• Priming helps you get a feel for the floor. When you work with old contaminated substrates the floor may have absorbed all sorts of chemicals like oils, paints, greases, moisture etc. By applying a coat of primer you can see how the existing substrate will react to the epoxy. This way you can take precautionary measures before it is too late to act. I was once having a wall prepared for a wall coat only to see it turn red after we applied the primer (true story). Another time we assumed that all the oil had been removed from the surface – only to see the oil rise again to the surface of the floor.
  • Priming will reduce the chance of the coat being absorbed by the substrate. Sometimes substrates can be very dusty and absorbent. If you try to apply a coat on them you may end up getting an ugly matte look as all the fluids have been absorbed by the substrate. Use primers to seal off the surface before you apply the paint coats. An extra coat of primer may actually save you on consumption of epoxy paint.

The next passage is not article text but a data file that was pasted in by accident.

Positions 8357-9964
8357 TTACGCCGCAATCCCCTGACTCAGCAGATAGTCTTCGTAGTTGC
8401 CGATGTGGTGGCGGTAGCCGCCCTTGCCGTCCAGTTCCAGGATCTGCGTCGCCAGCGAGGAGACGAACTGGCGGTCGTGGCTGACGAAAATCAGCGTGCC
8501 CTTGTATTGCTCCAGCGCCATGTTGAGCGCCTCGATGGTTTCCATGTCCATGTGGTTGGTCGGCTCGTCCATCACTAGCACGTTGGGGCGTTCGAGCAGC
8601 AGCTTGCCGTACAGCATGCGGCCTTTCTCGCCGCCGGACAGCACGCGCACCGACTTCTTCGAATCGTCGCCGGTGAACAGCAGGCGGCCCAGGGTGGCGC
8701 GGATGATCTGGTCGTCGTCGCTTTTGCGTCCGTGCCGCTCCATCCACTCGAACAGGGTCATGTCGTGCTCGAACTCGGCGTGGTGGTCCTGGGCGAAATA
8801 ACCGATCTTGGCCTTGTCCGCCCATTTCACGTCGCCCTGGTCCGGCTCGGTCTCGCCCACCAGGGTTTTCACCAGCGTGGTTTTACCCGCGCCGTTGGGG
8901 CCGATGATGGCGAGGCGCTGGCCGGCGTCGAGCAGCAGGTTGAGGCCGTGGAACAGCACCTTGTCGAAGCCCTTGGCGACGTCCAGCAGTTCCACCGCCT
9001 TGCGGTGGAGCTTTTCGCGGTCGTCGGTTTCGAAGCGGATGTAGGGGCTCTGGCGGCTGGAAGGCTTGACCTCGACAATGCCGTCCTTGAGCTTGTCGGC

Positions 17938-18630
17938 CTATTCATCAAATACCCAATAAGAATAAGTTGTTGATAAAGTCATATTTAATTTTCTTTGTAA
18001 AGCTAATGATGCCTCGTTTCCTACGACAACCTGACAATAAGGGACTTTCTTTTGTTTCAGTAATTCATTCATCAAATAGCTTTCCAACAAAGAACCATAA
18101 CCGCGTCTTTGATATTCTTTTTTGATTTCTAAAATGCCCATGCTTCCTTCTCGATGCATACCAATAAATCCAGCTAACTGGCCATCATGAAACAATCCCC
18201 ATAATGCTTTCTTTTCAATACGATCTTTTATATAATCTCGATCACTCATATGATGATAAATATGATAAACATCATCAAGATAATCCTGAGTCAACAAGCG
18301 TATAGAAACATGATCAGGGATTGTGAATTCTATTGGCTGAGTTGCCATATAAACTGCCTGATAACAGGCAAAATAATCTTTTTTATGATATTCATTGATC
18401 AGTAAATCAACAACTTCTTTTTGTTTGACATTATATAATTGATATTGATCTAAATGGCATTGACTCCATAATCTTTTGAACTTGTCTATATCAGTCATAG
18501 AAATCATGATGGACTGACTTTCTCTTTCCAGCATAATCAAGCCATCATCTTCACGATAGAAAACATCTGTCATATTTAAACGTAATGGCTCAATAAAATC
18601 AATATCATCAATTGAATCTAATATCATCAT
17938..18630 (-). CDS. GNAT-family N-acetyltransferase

• Finally no matter how well you clean the floor there will always be some microdust stuck on the surface. Priming is a great way to eliminate this dust and to create a nice well sealed surface.

Must Know Tips To Make Vinly Flooring

Vinyl Flooring – Pros and Cons

Vinyl flooring is a 100-percent synthetic material. In standard sheet vinyl and vinyl tiles, the base layer is usually fiberglass which is then coated in PVC vinyl and a plasticizer. The resulting sheet is printed and embossed with a surface print layer. Over this, multiple wear layers are applied, along with a layer of no-wax polyurethane. With vinyl plank flooring, the core layer is a thicker, multi-layer PVC vinyl. Luxury vinyl flooring comes in planks or tiles that fit side-to-side to form a floating floor. The overall thickness for vinyl flooring ranges from 1.5 mm for sheet vinyl to 5 mm for luxury vinyl planks.

 

What to About Installation